Lost fly opens floodgates as Mets drop London Series opener

June 8th, 2024

LONDON -- The Mets were faring well enough in their London Series opener when, with two outs in the fourth inning, Phillies shortstop Edmundo Sosa lifted a lazy fly ball in the general direction of the Strait of Dover. drifted toward it, appeared to settle under the ball, and then … simply stopped.

For Sosa, it went down as an RBI single in the box score. For the Mets, it became a four-alarm fire. The next batter, Whit Merrifield, hit a three-run homer off Sean Manaea to give the Phillies a 5-1 lead, and New York didn’t threaten much from there in a 7-2 defeat.

“It was all just such a blur,” Manaea said.

The problem, Marte later explained through an interpreter, was that he didn't see the ball until it was too late. London Stadium, which was built for the 2012 Summer Olympics and has housed the West Ham United soccer club since 2016, features a partial roof ring around the seating bowl. Center fielder Harrison Bader called the architectural quirks “definitely a little different than I’m used to,” while lauding the crew that converted this stadium into a baseball field.

Specifically, both Bader and Marte referred to the position of the sun, which -- due to the ballpark’s orientation, as well as a sun that doesn’t set until after 9 p.m. this time of year in London -- lingered in their field of vision throughout the early innings.

“We knew it was tough to see those tweener balls with the white overhang,” Phillies second baseman Bryson Stott said, noting that his team practiced tracking fly balls Friday during its pre-series workout. “We knew hitting the ball to the outfield you had to run because they might not see it. A couple of our guys said they lost it for a second and things like that.”

Marte can now count himself among them, costing the Mets a chance to stay competitive in the London Series opener. By the time the fourth inning ended, the Phillies had scored six times -- all of them earned runs charged to Manaea.

“It was just difficult to see,” Marte said. “You kind of had to wait for the ball to get out of that shadow.”

For Marte, a standout defender throughout his career, such outfield misplays have become all too common. But the shift hasn’t happened overnight. After amassing +15 OAA as a center fielder from 2017-21, which was tied for 29th in the Majors among 137 qualified outfielders, Marte joined the Mets on a four-year, $78 million contract. Even in the opening months of that marriage, however, club officials were tepid enough in their assessment of Marte’s defense to shift him to right field, naming Brandon Nimmo their starter in center instead.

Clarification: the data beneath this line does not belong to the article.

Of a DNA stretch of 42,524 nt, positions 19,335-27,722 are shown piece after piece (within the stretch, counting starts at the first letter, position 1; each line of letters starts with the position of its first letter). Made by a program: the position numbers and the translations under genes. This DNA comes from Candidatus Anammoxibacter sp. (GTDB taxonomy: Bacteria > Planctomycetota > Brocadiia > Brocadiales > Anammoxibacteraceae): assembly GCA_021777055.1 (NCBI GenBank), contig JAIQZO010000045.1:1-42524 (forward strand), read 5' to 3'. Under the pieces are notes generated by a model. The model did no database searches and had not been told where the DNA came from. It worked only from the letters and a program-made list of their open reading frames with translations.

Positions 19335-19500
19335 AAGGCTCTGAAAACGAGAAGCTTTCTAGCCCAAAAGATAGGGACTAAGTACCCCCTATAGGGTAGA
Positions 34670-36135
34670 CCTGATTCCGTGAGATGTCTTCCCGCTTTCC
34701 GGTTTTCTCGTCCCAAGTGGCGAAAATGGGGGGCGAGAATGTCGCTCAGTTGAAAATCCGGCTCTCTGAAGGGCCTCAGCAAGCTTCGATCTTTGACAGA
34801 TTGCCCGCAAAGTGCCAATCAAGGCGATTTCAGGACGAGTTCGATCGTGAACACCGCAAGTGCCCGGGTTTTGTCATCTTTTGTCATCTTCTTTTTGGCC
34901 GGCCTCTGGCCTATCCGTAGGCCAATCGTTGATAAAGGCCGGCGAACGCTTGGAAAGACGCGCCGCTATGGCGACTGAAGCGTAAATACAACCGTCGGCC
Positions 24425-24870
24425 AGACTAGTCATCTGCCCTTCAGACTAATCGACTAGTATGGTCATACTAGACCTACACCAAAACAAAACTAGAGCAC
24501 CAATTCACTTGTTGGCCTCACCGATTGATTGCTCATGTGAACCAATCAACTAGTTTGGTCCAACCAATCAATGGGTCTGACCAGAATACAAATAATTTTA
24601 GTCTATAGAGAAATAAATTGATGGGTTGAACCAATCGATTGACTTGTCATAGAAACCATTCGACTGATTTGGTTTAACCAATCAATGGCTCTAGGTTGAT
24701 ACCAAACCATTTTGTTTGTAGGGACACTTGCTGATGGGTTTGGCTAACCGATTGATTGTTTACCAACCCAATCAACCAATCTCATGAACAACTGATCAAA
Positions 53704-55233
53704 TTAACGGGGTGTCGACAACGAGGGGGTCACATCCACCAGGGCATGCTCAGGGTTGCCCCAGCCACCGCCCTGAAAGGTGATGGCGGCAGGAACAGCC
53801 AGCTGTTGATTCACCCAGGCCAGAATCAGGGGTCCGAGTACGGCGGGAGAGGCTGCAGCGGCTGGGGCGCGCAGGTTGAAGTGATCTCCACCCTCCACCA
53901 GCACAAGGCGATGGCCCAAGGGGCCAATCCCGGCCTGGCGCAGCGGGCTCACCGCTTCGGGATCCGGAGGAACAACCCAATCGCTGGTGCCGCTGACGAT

Since then, Marte’s defense has only declined:

2022: -2 OAA
2023: -6 OAA
2024: -8 OAA

Those numbers, as Mets manager Carlos Mendoza noted, are almost entirely due to Marte’s diminished range, particularly on plays to his left. His 2024 OAA total is the worst among any Major League outfielder, yet his arm strength remains elite, as Marte has proven with five outfield assists -- tied for second in the Majors.

“He’s working really hard,” Mendoza said. “Obviously the metrics, especially range-wise, [aren’t good]. But his arm has won some games for us.”

Before the London Series, Marte sat out one game due to a right knee injury that he and Mendoza both classified as minor. Last year, Marte missed the final eight weeks due to post-surgical groin discomfort that, in retrospect, he says affected him all season. But at age 35, Marte reported to Spring Training as a healthy player. He has appeared in 57 of the Mets’ first 63 games, putting him on pace for his highest total since 2015 -- still the only full, healthy season of Marte’s career.

So if injuries aren’t the issue, what is? Marte pointed to a more correctable problem: his positioning in right field, which he says he plans to discuss with Mets coaches. (On Sosa’s ball, Marte was shaded toward right-center field, which is typical when defending against a right-handed hitter.)

While such problems might be correctable in the future, that didn’t ease their immediate sting. Whatever the cause of Saturday’s misfortune -- the roof, the sun, his positioning or some other, unseen force -- the bottom line is Marte did not make the play.

“You knew something wasn’t right,” Mendoza said. “Sure enough, it was just them having a hard time picking the baseball off the bat.”